In the IPv4 world you have NAT. It directly protects your internal devices from being accessed from the internet. Even when the device doesn't have a firewall. In IPv6 there is no NAT. So theoretically everyone can access everything. Of course to prevent this you setup the firewall but i don't found a good concept as of now.
I'd like to address this post with a few observations and responses of my own.
First, it is a common misconception that NAT is a security mechanism. While it does limit direct inbound connections from reaching devices from across the Internet, it's not quite the same thing. It's better NOT to think of NAT as a security mechanism. That's the job of packet filtering and of deep packet inspection if you have equipment that performs such tasks (not Mikrotik, unfortunately). The real thing that protects your devices is connection tracking, and the IPv6 firewall in RouterOS performs this function just fine. If your forwarding filters only allow new connections in the outbound direction, then you're in the same situation as you would be with IPv4 NAT.
Now to the questions-
1) see above, but yes, you can trust the IPv6 firewall (as much as you can trust any other packet filtering, more or less)
2) I'm also one of the people who commonly speaks out against the common practice of dropping all ICMP. The idea that making your router "unpingable" increases your security is horribly outdated. Today's malware does not rely on ping scans to determine which IP addresses are alive in order to port scan them. They just port scan every IP address, and with modern botnets, I'm quite certain that many of them do snowshoe scanning (each host:protocol:port is scanned from a different node of the botnet so you never see any sequential hits on a set of ports from the same source). ICMPv6 is more crucial to IPv6 than ICMP was to IPv4 - it broke subtle things whenever you would drop ICMP and breaks even more in IPv6 - notably Path MTU Discovery. IPv6 does not support fragmentation by routers so path mtu discovery is vitally important in IPv6 - I've seen a post or two about which types can be filtered, but I don't really see much real benefit in blocking it anyway.
3) I would say that the Tunngle application would need to be IPv6 aware, but not the old games, which almost certainly use IPX. Tunngle (I'm assuming is pretty much the same as the old Kali client from back in the day) is essentially just EoIP, and the outer packets are the only things that would need to be able to use IPv6 to reach other IPv6 hosts. As for the "port forwarding" aspect, you obviously won't need to set up NAT pinholes, but you will need to allow the port in your firewall's forwarding chain - either to your PC's address, or to the LAN in general if you don't care.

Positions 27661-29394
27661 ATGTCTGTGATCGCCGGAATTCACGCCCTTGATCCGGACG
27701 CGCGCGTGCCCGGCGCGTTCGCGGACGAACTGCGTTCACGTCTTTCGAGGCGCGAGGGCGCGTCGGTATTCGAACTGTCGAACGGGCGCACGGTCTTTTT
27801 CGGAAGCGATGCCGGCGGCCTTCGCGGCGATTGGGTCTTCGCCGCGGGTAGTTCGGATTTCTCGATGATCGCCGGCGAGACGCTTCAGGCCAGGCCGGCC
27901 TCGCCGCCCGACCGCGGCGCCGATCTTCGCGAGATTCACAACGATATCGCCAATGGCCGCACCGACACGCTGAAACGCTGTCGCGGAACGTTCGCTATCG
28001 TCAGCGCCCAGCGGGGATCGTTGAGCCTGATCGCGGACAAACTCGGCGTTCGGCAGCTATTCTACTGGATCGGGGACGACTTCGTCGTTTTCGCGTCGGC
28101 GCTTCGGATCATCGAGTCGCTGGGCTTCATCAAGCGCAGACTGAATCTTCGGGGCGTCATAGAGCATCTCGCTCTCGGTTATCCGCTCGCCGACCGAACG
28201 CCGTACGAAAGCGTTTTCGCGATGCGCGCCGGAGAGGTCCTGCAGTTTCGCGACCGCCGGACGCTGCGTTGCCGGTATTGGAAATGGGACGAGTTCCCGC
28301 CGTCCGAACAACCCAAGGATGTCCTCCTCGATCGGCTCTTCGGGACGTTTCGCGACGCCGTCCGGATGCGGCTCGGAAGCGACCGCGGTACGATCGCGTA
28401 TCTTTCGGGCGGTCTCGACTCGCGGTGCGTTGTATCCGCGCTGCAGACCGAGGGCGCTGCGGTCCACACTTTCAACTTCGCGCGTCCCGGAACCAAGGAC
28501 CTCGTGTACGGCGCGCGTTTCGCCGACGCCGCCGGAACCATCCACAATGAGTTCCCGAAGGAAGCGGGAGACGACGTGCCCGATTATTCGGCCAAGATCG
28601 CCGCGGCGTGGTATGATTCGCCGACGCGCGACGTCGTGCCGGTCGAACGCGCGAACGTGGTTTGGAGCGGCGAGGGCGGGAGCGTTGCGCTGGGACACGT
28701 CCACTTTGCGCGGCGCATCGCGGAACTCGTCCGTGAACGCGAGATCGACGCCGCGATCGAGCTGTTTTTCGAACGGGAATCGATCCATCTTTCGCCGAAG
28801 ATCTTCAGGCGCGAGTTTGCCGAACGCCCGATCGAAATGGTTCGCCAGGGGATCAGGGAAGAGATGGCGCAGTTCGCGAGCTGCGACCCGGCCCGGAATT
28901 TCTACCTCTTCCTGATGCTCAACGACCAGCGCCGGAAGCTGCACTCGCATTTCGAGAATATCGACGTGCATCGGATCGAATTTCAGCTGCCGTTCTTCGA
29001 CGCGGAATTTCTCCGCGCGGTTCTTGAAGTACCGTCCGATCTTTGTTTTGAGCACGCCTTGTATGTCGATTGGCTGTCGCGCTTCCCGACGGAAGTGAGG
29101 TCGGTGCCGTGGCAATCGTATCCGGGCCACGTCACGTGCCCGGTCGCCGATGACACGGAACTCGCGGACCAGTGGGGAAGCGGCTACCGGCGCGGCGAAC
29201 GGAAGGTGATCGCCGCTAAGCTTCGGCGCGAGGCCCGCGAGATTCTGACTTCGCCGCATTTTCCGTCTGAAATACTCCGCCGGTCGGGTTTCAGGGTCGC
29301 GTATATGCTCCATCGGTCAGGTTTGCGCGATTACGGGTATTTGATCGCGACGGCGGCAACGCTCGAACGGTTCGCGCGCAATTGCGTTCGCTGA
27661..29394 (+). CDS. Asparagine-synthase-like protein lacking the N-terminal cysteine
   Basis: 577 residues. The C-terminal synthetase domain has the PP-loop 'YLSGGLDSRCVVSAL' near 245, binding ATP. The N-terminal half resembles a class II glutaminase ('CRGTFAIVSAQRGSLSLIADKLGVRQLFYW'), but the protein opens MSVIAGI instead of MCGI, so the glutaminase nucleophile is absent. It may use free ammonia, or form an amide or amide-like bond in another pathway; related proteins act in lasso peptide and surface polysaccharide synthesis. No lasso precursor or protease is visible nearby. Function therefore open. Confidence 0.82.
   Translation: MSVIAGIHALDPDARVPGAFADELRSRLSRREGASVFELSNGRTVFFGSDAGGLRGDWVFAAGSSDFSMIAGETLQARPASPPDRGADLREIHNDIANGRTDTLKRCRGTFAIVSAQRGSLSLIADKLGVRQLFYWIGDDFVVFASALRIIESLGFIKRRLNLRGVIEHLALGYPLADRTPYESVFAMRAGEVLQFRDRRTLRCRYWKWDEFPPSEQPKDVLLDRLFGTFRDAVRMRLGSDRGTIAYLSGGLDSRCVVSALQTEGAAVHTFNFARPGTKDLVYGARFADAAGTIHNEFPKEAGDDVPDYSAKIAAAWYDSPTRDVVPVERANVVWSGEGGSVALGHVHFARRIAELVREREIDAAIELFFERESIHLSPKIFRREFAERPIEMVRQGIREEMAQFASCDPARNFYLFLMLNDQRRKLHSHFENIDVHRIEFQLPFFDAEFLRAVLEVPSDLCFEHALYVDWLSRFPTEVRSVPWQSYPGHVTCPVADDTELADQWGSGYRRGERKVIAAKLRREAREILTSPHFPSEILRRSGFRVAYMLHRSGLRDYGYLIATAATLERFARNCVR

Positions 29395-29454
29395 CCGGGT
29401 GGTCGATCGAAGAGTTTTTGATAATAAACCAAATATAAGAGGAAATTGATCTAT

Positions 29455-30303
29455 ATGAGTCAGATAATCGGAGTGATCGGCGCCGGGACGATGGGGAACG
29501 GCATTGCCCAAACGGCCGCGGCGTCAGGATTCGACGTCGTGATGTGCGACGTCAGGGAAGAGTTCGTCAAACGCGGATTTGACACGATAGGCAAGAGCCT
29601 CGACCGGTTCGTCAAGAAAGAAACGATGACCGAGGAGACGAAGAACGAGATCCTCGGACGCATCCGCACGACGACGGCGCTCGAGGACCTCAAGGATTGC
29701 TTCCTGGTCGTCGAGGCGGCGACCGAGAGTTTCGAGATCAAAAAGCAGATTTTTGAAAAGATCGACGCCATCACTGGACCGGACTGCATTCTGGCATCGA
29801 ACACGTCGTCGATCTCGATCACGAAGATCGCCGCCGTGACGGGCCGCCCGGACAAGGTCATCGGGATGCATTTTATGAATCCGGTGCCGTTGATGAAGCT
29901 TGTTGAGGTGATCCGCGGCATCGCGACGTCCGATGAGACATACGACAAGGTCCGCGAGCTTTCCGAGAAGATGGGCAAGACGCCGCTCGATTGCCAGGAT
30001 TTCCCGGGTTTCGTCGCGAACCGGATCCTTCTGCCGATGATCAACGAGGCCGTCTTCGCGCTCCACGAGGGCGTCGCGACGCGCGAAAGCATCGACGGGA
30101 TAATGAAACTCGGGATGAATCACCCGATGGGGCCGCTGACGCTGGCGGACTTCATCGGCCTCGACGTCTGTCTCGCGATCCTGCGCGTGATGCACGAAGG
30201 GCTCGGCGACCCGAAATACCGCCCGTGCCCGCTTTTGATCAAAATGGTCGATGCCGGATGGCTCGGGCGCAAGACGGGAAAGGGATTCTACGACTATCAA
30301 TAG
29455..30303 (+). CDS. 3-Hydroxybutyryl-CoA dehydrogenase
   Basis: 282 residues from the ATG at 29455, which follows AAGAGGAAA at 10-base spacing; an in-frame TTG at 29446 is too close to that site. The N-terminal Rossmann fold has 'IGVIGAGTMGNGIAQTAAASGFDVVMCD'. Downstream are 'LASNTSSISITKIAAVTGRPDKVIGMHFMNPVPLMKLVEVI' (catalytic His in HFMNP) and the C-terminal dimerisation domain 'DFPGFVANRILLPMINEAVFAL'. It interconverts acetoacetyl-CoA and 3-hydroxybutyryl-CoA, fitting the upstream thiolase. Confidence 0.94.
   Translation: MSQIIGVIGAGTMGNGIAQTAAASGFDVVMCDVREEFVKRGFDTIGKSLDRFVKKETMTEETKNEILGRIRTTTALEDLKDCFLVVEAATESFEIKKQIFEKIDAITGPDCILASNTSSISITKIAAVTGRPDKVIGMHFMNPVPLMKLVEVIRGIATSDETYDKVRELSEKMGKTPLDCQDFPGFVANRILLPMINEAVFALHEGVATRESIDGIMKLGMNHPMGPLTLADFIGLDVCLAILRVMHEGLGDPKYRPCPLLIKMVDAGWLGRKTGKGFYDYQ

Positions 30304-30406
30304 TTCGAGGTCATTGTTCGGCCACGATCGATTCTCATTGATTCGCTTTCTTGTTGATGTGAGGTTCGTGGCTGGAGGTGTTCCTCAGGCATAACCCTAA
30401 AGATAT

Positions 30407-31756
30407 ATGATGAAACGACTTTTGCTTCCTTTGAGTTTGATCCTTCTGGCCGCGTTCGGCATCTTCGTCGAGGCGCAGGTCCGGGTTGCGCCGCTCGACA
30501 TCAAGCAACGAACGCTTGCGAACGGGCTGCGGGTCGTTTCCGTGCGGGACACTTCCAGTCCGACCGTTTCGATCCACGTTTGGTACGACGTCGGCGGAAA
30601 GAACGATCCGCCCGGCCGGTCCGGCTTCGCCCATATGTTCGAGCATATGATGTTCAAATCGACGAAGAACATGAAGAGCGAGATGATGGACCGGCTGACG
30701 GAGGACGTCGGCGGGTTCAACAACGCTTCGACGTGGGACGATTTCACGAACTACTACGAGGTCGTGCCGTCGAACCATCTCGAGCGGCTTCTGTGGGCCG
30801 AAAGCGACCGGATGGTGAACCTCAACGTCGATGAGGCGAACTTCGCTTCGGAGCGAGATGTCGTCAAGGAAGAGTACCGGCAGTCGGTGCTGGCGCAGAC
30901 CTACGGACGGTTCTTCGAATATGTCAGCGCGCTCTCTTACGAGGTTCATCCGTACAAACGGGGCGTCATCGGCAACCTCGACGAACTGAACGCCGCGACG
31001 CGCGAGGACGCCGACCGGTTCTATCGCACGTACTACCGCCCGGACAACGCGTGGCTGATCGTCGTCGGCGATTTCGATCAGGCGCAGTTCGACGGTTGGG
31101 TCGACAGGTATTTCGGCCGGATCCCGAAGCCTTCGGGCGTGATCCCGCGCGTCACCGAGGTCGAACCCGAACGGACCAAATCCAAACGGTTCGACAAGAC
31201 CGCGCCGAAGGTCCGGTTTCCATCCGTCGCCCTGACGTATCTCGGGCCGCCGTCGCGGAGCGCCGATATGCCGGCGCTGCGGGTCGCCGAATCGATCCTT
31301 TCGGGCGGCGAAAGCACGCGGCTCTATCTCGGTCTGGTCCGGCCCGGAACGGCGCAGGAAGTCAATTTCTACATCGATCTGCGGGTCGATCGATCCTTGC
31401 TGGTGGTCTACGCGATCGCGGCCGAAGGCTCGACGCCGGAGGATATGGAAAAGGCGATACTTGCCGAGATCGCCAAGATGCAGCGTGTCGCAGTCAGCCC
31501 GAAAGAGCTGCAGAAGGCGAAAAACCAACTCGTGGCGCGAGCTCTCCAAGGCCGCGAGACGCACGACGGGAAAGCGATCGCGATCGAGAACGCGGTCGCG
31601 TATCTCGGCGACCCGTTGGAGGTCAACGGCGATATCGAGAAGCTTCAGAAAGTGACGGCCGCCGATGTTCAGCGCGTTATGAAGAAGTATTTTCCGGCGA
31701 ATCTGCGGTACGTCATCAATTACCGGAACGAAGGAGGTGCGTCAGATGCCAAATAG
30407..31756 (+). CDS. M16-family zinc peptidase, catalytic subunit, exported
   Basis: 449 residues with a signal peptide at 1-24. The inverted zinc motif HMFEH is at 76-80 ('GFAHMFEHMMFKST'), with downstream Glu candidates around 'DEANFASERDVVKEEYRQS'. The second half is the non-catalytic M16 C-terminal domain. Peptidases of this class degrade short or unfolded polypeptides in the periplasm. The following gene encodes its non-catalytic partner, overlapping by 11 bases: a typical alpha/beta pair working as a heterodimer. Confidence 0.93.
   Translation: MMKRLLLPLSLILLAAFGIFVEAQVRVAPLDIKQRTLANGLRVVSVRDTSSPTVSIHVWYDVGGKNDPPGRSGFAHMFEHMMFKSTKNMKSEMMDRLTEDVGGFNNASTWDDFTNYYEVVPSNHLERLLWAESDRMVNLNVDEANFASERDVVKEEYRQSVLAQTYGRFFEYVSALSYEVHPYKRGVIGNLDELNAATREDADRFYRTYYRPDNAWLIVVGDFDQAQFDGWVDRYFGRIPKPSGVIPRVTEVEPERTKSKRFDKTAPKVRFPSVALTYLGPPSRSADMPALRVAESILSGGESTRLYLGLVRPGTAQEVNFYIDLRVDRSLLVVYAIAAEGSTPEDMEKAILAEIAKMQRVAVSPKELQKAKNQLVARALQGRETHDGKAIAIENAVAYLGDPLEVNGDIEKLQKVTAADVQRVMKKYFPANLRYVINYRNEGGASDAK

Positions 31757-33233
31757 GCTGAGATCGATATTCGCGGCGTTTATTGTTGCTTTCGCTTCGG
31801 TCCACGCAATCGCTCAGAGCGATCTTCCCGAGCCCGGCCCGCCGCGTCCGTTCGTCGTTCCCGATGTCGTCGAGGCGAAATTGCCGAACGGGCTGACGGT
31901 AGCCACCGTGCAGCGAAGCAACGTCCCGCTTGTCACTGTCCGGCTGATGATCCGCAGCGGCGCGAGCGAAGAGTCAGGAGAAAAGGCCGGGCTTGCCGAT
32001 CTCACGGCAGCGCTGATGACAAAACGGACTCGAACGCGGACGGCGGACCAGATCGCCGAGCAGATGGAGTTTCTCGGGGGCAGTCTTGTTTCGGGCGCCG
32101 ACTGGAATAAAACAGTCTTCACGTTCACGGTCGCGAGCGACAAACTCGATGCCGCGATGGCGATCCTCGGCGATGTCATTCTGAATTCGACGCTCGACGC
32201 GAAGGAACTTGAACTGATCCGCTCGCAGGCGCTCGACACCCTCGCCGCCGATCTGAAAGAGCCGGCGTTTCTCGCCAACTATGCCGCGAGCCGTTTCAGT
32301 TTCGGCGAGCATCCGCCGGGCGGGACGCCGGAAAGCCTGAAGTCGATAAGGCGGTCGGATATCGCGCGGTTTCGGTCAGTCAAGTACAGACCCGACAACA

As for the three IPv6 addresses on your computer, here's how those work:
FE80:: is link-local, meaning that it cannot be forarded through routers. Every network segment with IPv6 on it will have a link-local address. IPv6-aware hosts can talk to each other over the LAN using each-other's link-local address, even if you never assign any routable (global scope) IPv6 addresses. These are the same as 169.254.x.x IPv4 addresses.
The two global-scope addresses are going to be the EUI-64 address and the privacy address.If you look at the two addresses, I'm sure that you'll find that one of them has the last 4 groups in a pattern of xxxx:xxFF:FExx:xxxx - this is the EUI-64 address, and it's not randomly generated. The xxxx:xx xx:xxxx portion will be your MAC address (well, the second nibble will be slightly different, but that's getting off into the technical weeds). The other IPv6 address is your computer's privacy address.
When you surf the IPv6 internet, your computer will use the privacy address as its source IPv6 address. If you want to receive inbound connections from the Internet at your computer, you should give out the EUI-64 address, as that will not change - well, the second half of it won't. The first half changes if your ISP assigns dynamic prefixes.
Now, as this pertains to Tunngle, I took a peek at the Tunngle forums and it appears that not only does it not support IPv6 but that the developer doesn't consider it a priority, and many users report that Tunngle actually breaks their IPv6 connectivity when active - so be advised of that.